Time and Uncertainty There is often uncertainty as to when the clinical episode started or ended, and what its duration was One way of representing such uncertainty is by using a Variable Time Interval (sometimes augmented by min/max duration constraints) BodyBeginningEnd Time
Temporal Reasoning and Temporal Maintenance Temporal reasoning supports inference tasks involving time-oriented data; often connected with artificial-intelligence methods Temporal data maintenance deals with storage and retrieval of data that has multiple temporal dimensions; often connected with database systems Both require temporal data modelling
Examples of Temporal- Maintenance Systems The TNET system and the TQuery query language (Kahn, Stanford/UCSF) TSQL2, a bitemporal-database query language (Snodgrass et al., Arizona) The Chronus/Chronus2 projects (Stanford)
The TQuery Language (Kahn, 1991) Used within the TNET temporal network system, which was used by the Stanford ONCOCIN oncology-therapy automated protocol-based system during the 1980s Each TNODE represents a time interval during which a clinical event happened TQuery allows users to store and retrieve data using clinical contexts rather than dates Query::= –(that is, perform Function on Attribute-Name during When) When::= Pname Pcondition> (a recursive temporal specification)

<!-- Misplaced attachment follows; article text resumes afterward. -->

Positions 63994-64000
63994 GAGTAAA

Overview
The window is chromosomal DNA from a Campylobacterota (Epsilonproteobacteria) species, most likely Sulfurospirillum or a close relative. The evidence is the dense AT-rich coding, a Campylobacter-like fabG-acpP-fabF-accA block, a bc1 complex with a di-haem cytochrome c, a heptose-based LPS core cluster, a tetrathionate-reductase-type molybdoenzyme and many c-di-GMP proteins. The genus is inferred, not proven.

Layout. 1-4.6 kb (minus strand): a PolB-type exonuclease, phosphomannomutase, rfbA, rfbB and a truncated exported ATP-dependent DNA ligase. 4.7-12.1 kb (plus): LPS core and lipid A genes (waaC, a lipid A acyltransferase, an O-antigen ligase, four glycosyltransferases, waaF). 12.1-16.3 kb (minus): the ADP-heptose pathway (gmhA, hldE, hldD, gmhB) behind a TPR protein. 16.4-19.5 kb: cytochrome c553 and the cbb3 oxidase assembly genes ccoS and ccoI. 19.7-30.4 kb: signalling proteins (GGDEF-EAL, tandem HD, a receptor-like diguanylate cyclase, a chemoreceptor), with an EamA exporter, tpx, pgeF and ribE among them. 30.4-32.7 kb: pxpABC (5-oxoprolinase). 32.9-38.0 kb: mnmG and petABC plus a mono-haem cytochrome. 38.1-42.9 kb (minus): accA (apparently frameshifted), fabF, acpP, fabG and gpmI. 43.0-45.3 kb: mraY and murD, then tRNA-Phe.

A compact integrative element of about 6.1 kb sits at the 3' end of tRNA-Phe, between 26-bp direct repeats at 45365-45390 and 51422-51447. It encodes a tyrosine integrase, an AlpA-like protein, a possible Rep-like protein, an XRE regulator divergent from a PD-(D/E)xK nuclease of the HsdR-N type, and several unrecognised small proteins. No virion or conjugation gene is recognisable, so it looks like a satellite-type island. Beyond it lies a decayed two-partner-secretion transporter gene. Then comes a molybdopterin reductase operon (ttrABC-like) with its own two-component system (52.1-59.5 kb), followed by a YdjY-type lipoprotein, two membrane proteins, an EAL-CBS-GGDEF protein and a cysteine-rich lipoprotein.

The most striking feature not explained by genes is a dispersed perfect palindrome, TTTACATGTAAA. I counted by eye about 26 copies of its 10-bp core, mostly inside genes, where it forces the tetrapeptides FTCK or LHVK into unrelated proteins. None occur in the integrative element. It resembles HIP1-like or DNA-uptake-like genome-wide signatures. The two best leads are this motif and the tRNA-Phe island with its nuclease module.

Tquery Examples (Visit (1 4)) –The first to fourth TNODES with type label = Visit (Visit FIRST (Cycle (-4 –1))) –The first of each of the TNODES with label = Visit from the last four TNODES with type label = Cycle ((Visit Tx) All ((CmTx POCC) ALL) WBC (NCOMPARE > $ 4.5) -Select from all (type chemotherapy, subtype POCC) all the nodes with (type visit, subtype Tx) in which the value of attribute WBC exists and is greater than 4.5